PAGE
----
Jolin Tsai (蔡依林)
Two years after the all-electronica Myself, which for this reviewer was hands down the best dance album in Mando-pop history, Jolin Tsai (蔡依林) returns with Muse, her 12th album to date and one that aims to blend art and pop elements. Though such an ambitious musical goal is beyond the reach of most Mando-pop acts, she delivers a polished album.
Tsai continues the practice of commissioning songwriters from the West for her dance songs, this time hiring Norwegian music company Dsign Music to compose five, up-tempo tracks.
For the second half of the album, she gathers together a dream team of mainstream and indie songwriters to reflect her more emotional and pensive mood. This group includes rising singer/songwriter J.J. Lin (林俊傑), three-time Golden Melody Awards Best Female Singer winner Tanya Chua (蔡健雅), Golden Melody winning indie songstress Peggy Hsu (許哲佩), frontman/songwriter Wu Ching-feng (吳青峰) of the popular indie band Sodagreen (蘇打綠) and indie band Tizzy Bac.
The most riveting song is Wandering Poet (詩人漫步), written by Hsu, which rivals Tsai’s trademark ballad Rewind (倒帶), written by Jay Chou (周杰倫).
A review of Tsai’s album would not be complete without mentioning her dance tracks. The lead single, The Great Artist (大藝術家), is amiable but pales in comparison to the glittery gems from her previous dance album Myself. Dr. Jolin is more adrenaline-pumping and contagious, and is certainly destined to become the next entry in her dance classics. Fantasy (迷幻), with lyrics by Sodagreen’s Wu, is another envelope-pushing track in which Tsai advocates for gay rights.
Mando-pop fans will be happy to know that Tsai has developed a confident style, daring to throw a few edgy surprises to both shock and entertain.
William Wei (韋禮安)
Someone is Waiting (有人在等)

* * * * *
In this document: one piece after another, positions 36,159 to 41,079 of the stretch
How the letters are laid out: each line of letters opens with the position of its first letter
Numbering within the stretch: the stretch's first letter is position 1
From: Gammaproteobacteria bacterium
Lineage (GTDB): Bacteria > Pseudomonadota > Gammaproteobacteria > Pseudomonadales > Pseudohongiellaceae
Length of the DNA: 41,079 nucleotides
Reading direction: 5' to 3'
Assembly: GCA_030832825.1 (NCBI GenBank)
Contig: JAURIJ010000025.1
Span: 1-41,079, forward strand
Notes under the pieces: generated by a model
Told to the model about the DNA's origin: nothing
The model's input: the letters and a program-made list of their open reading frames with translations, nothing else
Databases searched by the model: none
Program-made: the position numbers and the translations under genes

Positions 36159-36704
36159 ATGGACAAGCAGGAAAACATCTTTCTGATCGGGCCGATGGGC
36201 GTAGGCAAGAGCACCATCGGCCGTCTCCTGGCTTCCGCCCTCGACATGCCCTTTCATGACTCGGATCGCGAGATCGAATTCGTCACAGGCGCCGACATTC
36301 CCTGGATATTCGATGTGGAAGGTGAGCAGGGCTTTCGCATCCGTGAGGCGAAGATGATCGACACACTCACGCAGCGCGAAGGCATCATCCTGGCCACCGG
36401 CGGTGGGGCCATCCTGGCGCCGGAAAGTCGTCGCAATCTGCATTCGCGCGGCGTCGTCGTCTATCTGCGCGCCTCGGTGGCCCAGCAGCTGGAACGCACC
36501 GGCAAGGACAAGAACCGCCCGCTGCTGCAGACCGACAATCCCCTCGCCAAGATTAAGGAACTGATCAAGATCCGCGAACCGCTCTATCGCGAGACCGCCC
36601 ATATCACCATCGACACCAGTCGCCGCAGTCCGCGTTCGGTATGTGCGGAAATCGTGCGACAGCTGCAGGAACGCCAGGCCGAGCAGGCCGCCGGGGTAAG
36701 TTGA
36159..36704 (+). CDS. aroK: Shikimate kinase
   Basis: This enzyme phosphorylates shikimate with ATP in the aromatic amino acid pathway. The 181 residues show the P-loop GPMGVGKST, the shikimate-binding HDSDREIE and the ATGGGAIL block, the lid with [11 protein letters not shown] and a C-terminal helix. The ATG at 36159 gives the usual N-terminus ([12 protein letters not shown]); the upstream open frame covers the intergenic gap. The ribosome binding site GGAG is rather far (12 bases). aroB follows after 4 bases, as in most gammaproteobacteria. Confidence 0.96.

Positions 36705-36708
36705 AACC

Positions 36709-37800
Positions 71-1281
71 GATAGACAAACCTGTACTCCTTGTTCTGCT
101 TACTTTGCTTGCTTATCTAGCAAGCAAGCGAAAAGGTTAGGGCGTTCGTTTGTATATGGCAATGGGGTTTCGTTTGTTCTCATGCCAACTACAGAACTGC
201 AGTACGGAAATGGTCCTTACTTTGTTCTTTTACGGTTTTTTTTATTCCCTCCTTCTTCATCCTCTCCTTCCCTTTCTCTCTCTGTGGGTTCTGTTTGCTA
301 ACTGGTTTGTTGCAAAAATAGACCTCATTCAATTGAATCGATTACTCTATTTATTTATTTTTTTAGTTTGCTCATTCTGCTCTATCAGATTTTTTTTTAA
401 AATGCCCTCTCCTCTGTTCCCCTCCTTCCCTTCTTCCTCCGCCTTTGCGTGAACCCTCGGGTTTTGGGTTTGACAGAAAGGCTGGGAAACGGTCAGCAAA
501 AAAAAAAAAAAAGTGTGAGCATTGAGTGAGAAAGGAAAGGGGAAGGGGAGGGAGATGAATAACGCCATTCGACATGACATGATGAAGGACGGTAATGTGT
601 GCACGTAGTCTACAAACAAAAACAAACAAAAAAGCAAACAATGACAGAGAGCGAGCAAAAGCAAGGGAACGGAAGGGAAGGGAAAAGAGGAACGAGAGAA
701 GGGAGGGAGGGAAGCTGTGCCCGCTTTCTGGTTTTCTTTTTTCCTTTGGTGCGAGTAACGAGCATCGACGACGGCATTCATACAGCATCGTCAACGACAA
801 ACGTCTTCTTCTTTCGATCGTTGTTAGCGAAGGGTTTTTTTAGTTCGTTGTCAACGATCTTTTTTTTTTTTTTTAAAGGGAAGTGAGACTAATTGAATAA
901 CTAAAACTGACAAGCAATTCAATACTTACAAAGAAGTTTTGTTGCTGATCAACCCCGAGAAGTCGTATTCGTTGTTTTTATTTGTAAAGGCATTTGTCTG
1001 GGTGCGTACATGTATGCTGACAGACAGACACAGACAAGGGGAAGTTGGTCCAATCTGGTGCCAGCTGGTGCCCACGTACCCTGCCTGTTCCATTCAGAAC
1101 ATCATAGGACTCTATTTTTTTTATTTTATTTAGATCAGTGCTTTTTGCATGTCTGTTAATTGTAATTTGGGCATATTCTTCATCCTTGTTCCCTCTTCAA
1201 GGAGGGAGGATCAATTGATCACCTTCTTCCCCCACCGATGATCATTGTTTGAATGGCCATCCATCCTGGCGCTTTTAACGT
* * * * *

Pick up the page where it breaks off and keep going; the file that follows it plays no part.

Newly minted Golden Melody Awards Best Newcomer-winner William Wei (韋禮安) ends his military service with Someone is Waiting (有人在等), a highly anticipated sophomoric album.
Acclaimed for his folk pop and soft-rock sound, Wei takes a different approach on this album, venturing into the sassy terrain of R&B, soul and funk. The result demonstrates his versatility as a musician.
The folksy lead single, We’ll Never Know, recounts an ambiguous romance. The piano-driven Still in Love with You (還是愛著你) describes his lingering love. These tracks are possible future KTV hits — though nothing particularly exciting: This is the earnest, down-to-earth Wei we already know.
For nearly half the album, Wei ventures into soul and R&B to show that he’s got the groove. Bombarded (轟) adroitly blends soul, funk and blues to craft a song about Internet anarchy. With One More Try, he delivers a gem so funky that you can’t help but swing your hips to.
Few Taiwanese singers can claim the diversity of musical styles as Wei does on Someone is Waiting. Perhaps someday he’ll shed his charming boy-next-door demeanor and become an all-around entertainer.
Sandy Lam (林憶蓮)
Sandy Lam (林憶蓮) returns to the music scene after a six-year hiatus to deliver her latest outing, Gaia (蓋亞), a world music/pop fusion album that seeks to redefine her image.
Lam, who has been dubbed the spokesperson of “urban love songs” (都會情歌), is lionized for trademark tunes such as Scar (傷痕), I Hear Love Has Returned (聽說愛情回來過) and At Least I Have You (至少還有你).
With Gaia, Lam moves out of her romance ballad comfort zone. Gone are the contagious and heart-wrenching love songs she was acclaimed for, and instead expresses her spiritual views and thoughts on environmental issues. To make the album more personal, she abandoned her past practice of hiring a team of experienced producers, opting instead to build the album brick by brick with emerging Chinese songwriter Chang Zile, (常石磊).
Lam also jettisons her trademark crystalline, soaring vocals to adopt a new style that is by turns laid-back and frenzied; she can be heard whispering, sobbing and screaming.
The lead single Wordless Song (無言歌), penned by Lam herself, expresses her existential concern about the world’s chaos and the need for redemption.
With Gaia, the album’s title track which means “mother earth,” Lam agonizes over the destruction done to the environment. Her hypnotically moody vocal makes it a riveting track.
Other songs are not as thematically grandiose. They convey Lam’s views about life’s joys and woes, triumphs and losses. Red Eyes (紅眼眶) is the only track that resembles a love song and has traces of Lam’s previous romantic style.
This sophisticated and envelope-pushing album shows Lam’s integrity as a singer — she is willing to abandon her tried-and-true formula to bring Mandopop to a new level.